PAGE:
Tuesday, October 20, 2015

Fix that Amazing 19th Century Technology!

This is a little late, but it's certainly interesting to note even if it might too late to participate. As part of "National Campus Sustainability Month," Chemeketa Community College will host a "Repair Fair and Share" event tomorrow, Wednesday the 21st, from 5pm to 7pm.

April 20, 1901
From the event description:
Chemeketa will host local repair gurus during the Repair Fair and Share. Bring in your bike, small appliance, instrument or fabric item to learn how to troubleshoot basic repairs.
(click to enlarge)
It should not escape notice that a lot of this neat mechanical stuff that can be repaired DIY is essentially 19th century technology!

September 24, 1904
In fact, for a while at the last turn of the century, there was a great overlap in bike repair, umbrella repair, and sewing machine repair.

The other categories, too, will have roots in 19th century manufacturing and practice as well:
  • small appliances
  • instruments
  • knives and scissors
  • tool care
Disaster Relief Trials from 2012
You might have seen the report in BikePortland on this year's Disaster Relief Trials a couple of days ago.

Bikes and this level of technology - portable, repairable, human-powered - is a potential key to local resiliency in disaster.

Band and instruments in front of Sroat & Wilson
(dba The Salem Cyclery)
circa 1899, detail, State Library Photo Collection
And it's all basically 19th century. Much of our late 20th and 21st century tech isn't going to be useful, dependent as it is on an intact electrical and communications grid and other infrastructure.

Event organizers say
“If you have never fixed a broken toy, repaired a broken lamp, mended a torn seam, patched a flat or replaced an instrument string, repairing something for the first time can be daunting,” Chemeketa Community College Sustainability Coordinator Stephania Fregosi said, “Fixing or making something yourself gives you a can-do mindset, promotes self-esteem, reduces waste and saves money.”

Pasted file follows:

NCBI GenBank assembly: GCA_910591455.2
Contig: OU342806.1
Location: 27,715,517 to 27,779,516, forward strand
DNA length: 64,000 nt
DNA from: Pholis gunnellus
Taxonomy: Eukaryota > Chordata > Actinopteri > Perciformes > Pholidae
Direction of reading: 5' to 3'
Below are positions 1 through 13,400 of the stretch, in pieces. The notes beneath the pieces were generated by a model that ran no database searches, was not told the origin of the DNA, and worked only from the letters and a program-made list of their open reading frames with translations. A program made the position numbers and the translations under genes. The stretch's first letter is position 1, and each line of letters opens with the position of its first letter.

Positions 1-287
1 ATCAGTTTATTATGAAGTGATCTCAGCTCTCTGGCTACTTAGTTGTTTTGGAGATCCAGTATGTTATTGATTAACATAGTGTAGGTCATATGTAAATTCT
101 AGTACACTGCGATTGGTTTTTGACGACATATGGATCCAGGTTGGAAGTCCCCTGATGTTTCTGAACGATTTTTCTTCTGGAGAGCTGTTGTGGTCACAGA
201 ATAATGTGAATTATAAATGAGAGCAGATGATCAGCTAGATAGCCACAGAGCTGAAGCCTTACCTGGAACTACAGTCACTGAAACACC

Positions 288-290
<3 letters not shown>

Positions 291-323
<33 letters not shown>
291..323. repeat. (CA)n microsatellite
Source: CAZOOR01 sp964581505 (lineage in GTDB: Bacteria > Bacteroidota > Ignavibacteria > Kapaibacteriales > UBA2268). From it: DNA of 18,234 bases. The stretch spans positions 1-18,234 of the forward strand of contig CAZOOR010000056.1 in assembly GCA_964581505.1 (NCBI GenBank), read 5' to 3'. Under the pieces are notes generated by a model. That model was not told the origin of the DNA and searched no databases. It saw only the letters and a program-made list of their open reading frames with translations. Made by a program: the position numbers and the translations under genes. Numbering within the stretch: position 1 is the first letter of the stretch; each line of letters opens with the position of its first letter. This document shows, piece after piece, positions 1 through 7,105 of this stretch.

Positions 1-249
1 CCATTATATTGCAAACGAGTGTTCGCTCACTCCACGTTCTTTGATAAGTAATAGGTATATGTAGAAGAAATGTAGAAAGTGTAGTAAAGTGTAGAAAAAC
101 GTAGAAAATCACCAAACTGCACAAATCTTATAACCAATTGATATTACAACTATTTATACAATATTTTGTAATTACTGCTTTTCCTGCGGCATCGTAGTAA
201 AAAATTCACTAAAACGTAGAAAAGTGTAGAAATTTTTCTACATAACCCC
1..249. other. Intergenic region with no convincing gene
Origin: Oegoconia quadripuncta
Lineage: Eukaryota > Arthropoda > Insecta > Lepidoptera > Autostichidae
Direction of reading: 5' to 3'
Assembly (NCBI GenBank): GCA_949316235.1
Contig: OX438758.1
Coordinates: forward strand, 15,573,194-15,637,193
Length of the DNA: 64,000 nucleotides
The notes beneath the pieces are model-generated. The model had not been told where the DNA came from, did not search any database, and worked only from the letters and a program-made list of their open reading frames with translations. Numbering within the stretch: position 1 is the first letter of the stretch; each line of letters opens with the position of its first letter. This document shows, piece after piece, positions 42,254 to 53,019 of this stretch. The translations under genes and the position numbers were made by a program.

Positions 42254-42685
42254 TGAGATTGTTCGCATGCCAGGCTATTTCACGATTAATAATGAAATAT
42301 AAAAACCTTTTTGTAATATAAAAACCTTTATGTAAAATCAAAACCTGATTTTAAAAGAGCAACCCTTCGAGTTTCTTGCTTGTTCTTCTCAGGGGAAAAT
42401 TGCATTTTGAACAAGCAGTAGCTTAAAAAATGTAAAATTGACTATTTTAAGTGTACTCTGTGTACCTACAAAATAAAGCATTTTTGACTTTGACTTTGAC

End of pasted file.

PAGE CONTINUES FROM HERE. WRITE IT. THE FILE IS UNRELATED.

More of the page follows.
“This isn’t just an event; repair is a way of life. Folks will learn that repairs can be an easy and affordable alternative to tossing things in the garbage,” Jessica Ramey, a waste reduction coordinator for Marion County, said in a press release.
But more than this it's a celebration of basic technology that is old, remains very useful, and potentially more useful yet in the face of catastrophe. Steampunk has a practical side.

More details:
At the event, a fixer volunteer will guide you through how to repair your item. The idea is for people to learn trouble shooting and have the ability to possibly make their own repairs in the future. Guests are expected to stay with their item and be an active participant in learning about the repair process....

The event is limited to items that can be carried in. Large appliances and cars will not be accepted. Due to safety reasons, microwaves ovens, hazardous materials and weapons also are prohibited.
Check out the website to sign up for a slot (at this late date, it might be wait-list only) and for other info.

For more on Fred Wiggins, Watt Shipp, and Sroat & Wilson, see notes on wheeling and old time biking. The band photo is misidentified in the OSL database; it is actually on Commercial Street, and the Cyclery sits on what is now the parking lot between Bike Peddler and Spaghetti Warehouse.

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